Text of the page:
Zeljko Ranogajec (2011) – Superlative professional blackjack player. Regarded as one of the world's highest-stakes casino players, making wagers variously estimated totalling more than $1 billion per year.

Ian Andersen (2012) – Pioneering author of Turning the Tables on Las Vegas (1976) and Burning the Tables on Las Vegas (1999).

Robert Nersesian (2013) – Las Vegas, Nevada, USA attorney responsible for representing casino players in landmark decisions against casinos.

Don Schlesinger (2014) – Widely acknowledged as a leading analyst and author of blackjack systems and books, most famously several editions of Blackjack Attack (1997).

Blackjack Strategy Terms

Basic Strategy – The optimal method for playing blackjack without counting cards: when to hit, stand, double, split, insurance, and surrender based on the player's cards and the dealer's exposed card. Roger Baldwin, Wilbert Cantey, Herbert Maisel, and James McDermott (a/k/a the Four Horsemen of Aberdeen) validated the first version of basic strategy in 1956-1957 with desk calculators. Basic strategy varies in certain situations depending on the casino's rules regarding doubling, splitting, and whether the dealer hits or stands on soft 17.

Card Counting – Numerous methods of keeping track of the composition of cards played (and, therefore, cards remaining) in a blackjack deck or shoe in progress. The general theory behind card counting, long validated mathematically, is that a relatively high proportion of aces and ten-value cards (tens, jacks, queens, and kings) remaining are favourable to the player. Basic counting involves keeping a plus-minus count each time a ten-value card appears vs. when a card such as a three, four, five, or six-value card appears. Card counting systems become more complex when they incorporate aces, deck penetration, differing values of particular cards, and betting levels. The goal of card counting systems is to identify when a deck or shoe is favourable or unfavourable and adjust betting amounts (and occasionally basic strategy) accordingly. In practice, the strategy of dramatically changing betting levels is tempered by casinos' suspicion of card counters.

Team Play – Where groups of blackjack players maximise favourable situations by having players betting small amounts and keeping running counts at multiple casino blackjack tables. When the composition of unplayed cards strongly favours the player, they signal a 'big player', who moves among tables placing large bets. Like other methods depending on card counting, the deception involved in team play is unquestionably legal but still discouraged by many casinos.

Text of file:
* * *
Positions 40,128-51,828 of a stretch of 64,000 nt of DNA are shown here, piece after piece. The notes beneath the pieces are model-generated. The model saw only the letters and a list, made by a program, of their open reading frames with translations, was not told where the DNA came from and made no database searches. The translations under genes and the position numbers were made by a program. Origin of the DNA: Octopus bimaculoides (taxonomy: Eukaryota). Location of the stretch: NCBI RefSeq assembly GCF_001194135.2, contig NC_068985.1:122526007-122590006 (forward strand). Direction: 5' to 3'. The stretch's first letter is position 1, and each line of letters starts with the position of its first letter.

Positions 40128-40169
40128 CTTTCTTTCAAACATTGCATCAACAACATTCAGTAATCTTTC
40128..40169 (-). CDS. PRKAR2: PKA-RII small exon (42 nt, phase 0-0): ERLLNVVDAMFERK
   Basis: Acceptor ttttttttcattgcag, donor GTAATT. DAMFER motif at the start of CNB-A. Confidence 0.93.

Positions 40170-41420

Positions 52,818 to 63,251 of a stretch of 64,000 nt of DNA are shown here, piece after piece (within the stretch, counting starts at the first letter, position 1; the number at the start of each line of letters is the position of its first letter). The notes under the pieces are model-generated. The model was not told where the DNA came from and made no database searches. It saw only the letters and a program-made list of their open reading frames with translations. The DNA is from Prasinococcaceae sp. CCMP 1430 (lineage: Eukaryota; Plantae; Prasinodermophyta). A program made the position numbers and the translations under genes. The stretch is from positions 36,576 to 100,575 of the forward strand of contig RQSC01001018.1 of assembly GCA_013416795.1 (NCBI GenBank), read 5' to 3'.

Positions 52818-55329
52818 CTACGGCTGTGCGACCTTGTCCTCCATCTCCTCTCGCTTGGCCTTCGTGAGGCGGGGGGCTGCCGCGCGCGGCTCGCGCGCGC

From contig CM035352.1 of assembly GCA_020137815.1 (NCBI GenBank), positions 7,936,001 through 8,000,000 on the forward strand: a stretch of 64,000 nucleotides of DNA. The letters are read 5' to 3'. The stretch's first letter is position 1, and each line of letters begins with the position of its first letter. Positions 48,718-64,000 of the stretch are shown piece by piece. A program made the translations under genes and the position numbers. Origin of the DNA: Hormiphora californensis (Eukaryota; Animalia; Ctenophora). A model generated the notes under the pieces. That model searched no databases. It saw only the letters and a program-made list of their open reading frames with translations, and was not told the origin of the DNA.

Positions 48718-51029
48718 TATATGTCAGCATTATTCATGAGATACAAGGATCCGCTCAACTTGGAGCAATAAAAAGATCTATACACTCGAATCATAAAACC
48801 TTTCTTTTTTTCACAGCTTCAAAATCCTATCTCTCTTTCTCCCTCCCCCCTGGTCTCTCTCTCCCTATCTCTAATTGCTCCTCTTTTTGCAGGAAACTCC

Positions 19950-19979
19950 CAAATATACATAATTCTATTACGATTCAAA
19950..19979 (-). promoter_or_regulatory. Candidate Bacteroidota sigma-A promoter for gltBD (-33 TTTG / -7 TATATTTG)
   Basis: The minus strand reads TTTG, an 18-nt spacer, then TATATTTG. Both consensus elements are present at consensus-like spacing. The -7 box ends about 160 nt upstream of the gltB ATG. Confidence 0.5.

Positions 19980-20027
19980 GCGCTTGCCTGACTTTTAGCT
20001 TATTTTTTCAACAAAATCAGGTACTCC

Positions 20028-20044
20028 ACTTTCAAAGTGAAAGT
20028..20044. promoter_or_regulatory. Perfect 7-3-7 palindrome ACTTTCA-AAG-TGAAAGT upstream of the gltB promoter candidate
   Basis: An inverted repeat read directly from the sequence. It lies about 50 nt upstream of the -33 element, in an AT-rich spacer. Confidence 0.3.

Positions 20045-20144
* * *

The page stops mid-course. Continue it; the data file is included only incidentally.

Blackjack in Movies and Books

21 (movie, 2008) – Film based on Ben Mezrich's Bringing Down the House, a fictionalised version of the experiences of the MIT Blackjack Team.

Beat the Dealer (book by Dr. Edward O. Thorp, first published in 1962) – Bestselling book about blackjack basic strategy, card counting, and Dr. Thorp's experiences testing his academic theories in casinos, accompanied by experienced casino players who provided advice and bankrolled the research.

The Big Player (book by Ken Uston, 1977) – The first book revealing to the public the secret world of card counters and team blackjack play. Combined Uston's strategies and analysis with casino adventures.

Bringing Down the House (book by Ben Mezrich, 2002) – Bestselling book based on the experience of the MIT Blackjack Team. Generally characterised as a work of non-fiction, it does include changed names, invented dialogue, composite characters, and altered descriptions of events for storytelling purposes. The basis for the movie 21.

The Hangover (movie, 2009) – Comedy about a bachelor-party weekend in Las Vegas. Includes a scene in which Alan (played by Zach Galifianakis), contrary to his generally comic behaviour, brilliantly plays blackjack, counts cards, and wins big. 

Heat (movie, 1986) – Action-adventure film starring Burt Reynolds as a bodyguard in Las Vegas. Features scenes of Reynolds winning and losing big at blackjack. Based on novel and screenplay of famous screenwriter William Goldman.

Rain Man (movie, 1988) – Critically acclaimed film starring Dustin Hoffman and Tom Cruise. Won four Academy Awards in 1989: best picture, best original screenplay, best director (Barry Levinson), and best actor (Hoffman). Story concerns a cross-country journey of two brothers, with Hoffman as an institutionalised autistic savant and Cruise as a selfish, abrasive man previously unaware of his brother's existence. They stop in Las Vegas, stay in Caesars Palace, and Raymond (Hoffman's character) uses his mathematic and mnemonic skills to win at blackjack.

Biggest Payouts in Blackjack History